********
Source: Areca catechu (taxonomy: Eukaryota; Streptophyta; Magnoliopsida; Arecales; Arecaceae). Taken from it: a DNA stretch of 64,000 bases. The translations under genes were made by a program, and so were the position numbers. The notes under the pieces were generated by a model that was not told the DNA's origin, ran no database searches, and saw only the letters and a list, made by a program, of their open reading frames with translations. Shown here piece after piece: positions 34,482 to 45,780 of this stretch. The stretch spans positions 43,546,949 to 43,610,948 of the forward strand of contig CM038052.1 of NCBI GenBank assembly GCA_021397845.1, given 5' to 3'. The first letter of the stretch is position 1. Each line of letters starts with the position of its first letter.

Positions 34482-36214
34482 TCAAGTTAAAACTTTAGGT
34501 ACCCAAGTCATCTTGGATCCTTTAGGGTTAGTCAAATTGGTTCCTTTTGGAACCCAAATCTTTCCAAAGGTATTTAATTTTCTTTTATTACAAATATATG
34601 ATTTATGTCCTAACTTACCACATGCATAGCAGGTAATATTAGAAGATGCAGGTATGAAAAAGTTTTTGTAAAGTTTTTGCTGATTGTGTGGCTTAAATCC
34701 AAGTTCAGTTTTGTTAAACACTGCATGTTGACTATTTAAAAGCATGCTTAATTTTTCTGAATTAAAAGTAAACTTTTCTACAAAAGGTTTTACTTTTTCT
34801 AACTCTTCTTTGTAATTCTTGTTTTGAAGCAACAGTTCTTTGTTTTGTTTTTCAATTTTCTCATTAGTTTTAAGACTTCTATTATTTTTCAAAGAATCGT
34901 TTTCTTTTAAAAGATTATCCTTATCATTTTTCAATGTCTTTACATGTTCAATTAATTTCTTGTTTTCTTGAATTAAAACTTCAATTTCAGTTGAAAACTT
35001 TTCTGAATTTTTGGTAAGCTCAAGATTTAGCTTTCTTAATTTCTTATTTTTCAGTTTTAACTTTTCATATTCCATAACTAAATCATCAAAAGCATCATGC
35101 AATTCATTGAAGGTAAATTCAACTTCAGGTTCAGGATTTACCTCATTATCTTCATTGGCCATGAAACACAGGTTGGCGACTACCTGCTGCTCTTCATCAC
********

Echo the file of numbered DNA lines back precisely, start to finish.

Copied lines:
Source: Areca catechu (taxonomy: Eukaryota; Streptophyta; Magnoliopsida; Arecales; Arecaceae). Taken from it: a DNA stretch of 64,000 bases. The translations under genes were made by a program, and so were the position numbers. The notes under the pieces were generated by a model that was not told the DNA's origin, ran no database searches, and saw only the letters and a list, made by a program, of their open reading frames with translations. Shown here piece after piece: positions 34,482 to 45,780 of this stretch. The stretch spans positions 43,546,949 to 43,610,948 of the forward strand of contig CM038052.1 of NCBI GenBank assembly GCA_021397845.1, given 5' to 3'. The first letter of the stretch is position 1. Each line of letters starts with the position of its first letter.

Positions 34482-36214
34482 TCAAGTTAAAACTTTAGGT
34501 ACCCAAGTCATCTTGGATCCTTTAGGGTTAGTCAAATTGGTTCCTTTTGGAACCCAAATCTTTCCAAAGGTATTTAATTTTCTTTTATTACAAATATATG
34601 ATTTATGTCCTAACTTACCACATGCATAGCAGGTAATATTAGAAGATGCAGGTATGAAAAAGTTTTTGTAAAGTTTTTGCTGATTGTGTGGCTTAAATCC
34701 AAGTTCAGTTTTGTTAAACACTGCATGTTGACTATTTAAAAGCATGCTTAATTTTTCTGAATTAAAAGTAAACTTTTCTACAAAAGGTTTTACTTTTTCT
34801 AACTCTTCTTTGTAATTCTTGTTTTGAAGCAACAGTTCTTTGTTTTGTTTTTCAATTTTCTCATTAGTTTTAAGACTTCTATTATTTTTCAAAGAATCGT
34901 TTTCTTTTAAAAGATTATCCTTATCATTTTTCAATGTCTTTACATGTTCAATTAATTTCTTGTTTTCTTGAATTAAAACTTCAATTTCAGTTGAAAACTT
35001 TTCTGAATTTTTGGTAAGCTCAAGATTTAGCTTTCTTAATTTCTTATTTTTCAGTTTTAACTTTTCATATTCCATAACTAAATCATCAAAAGCATCATGC
35101 AATTCATTGAAGGTAAATTCAACTTCAGGTTCAGGATTTACCTCATTATCTTCATTGGCCATGAAACACAGGTTGGCGACTACCTGCTGCTCTTCATCAC